A video game which can turn players' screams into light on the screen has won Singapore students the top prize at a global game design festival.
Titled Lurking, the survival-horror game clinched the award for best student game at this year's Independent Games Festival (IGF), held in Shanghai between Oct 19 and Oct 21.
Three of the six finalists in the student game category were from Singapore, with the rest from China. There were 121 entries in total for this category this year.
Lurking took four final-year game design students from the DigiPen Institute of Technology Singapore six months to create.
They describe it as a "sound-based game inspired by echolocation".
Players start in the dark and "see" in the game by using sound.
To make the game more immersive, players can play with a microphone, which picks up whatever noise they might make - breathing, speech, screams - and translates them into waves that illuminate the game world.
Lurking's game producer Justin Ng, 25, said: "A lot of those who came to our booth to try the game said it had a cool concept and that they liked the atmosphere of the game."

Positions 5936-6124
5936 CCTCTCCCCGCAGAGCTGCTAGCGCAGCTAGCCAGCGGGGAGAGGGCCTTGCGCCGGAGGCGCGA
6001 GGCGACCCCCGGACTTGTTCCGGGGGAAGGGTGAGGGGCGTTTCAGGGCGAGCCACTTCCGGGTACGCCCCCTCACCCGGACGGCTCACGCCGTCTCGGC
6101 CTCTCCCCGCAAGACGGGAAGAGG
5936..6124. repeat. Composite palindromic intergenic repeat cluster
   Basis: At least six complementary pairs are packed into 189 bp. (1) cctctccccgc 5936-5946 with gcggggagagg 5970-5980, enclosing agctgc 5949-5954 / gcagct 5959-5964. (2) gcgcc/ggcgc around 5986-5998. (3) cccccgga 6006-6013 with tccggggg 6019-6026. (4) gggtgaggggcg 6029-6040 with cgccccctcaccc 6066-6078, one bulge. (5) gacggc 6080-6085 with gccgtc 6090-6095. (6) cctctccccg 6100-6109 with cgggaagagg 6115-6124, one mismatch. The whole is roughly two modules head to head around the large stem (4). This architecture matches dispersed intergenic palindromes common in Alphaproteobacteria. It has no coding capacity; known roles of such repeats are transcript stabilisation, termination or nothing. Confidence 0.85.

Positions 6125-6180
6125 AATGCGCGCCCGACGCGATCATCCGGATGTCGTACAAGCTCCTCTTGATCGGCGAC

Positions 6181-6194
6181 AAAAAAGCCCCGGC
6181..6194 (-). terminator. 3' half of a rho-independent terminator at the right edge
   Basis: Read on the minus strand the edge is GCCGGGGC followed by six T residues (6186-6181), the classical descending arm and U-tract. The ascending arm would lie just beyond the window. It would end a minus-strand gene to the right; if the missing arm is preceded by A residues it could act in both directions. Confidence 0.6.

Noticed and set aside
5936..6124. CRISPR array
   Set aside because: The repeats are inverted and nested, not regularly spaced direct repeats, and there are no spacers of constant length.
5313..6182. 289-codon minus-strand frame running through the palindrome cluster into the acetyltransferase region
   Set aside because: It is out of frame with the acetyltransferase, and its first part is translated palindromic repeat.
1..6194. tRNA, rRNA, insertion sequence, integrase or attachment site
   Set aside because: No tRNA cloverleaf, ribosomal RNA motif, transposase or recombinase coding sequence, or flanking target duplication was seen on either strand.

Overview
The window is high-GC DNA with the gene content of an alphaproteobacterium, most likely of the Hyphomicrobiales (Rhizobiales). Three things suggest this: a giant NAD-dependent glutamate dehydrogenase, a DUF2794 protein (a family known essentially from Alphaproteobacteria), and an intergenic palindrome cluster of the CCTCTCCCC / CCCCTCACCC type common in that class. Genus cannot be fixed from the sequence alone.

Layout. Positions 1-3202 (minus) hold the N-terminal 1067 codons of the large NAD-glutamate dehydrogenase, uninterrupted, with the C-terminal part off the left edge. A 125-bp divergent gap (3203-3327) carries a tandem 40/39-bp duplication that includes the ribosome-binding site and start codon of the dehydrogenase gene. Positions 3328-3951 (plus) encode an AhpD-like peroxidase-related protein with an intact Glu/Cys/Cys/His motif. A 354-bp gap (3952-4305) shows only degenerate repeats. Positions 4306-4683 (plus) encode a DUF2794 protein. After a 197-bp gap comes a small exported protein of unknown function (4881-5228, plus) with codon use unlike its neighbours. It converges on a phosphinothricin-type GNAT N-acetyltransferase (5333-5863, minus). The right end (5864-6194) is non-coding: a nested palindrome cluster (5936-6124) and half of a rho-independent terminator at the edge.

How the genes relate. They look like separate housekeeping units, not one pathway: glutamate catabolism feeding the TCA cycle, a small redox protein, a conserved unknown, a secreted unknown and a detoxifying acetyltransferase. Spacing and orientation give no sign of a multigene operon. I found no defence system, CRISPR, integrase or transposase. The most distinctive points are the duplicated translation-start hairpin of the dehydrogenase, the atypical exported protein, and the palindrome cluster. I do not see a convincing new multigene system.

It also won an award outside the student category, for excellence in technology in the main competition, which is open to all independent developers.
The IGF is the independent game design wing of the annual Game Developers Conference, the largest international annual gathering of professional video game developers.
Teams from Singapore have done well in the competition since the first IGF China in 2009.
In five out of six years, game developers from Singapore have clinched either best student game or best game at the festival.
Another Singapore team from DigiPen finished as runners-up for Iris, their 2D side-scrolling adventure platform game, which requires players to jump over obstacles, like in the classic platform game Super Mario Bros, among other things.
While Lurking aimed for an atmosphere of suspense and horror, Iris went in the opposite direction with elegant, colourful visuals and soothing background music.
"The most common word we heard from those who played our game at the showcase was 'beautiful'," game designer Muhsen Hassan, 33, said in an e-mail.
"We were quickly led to conclude that our game's aesthetics was the main contributing factor to its mass appeal."
This article was first published on Oct 30, 2014.
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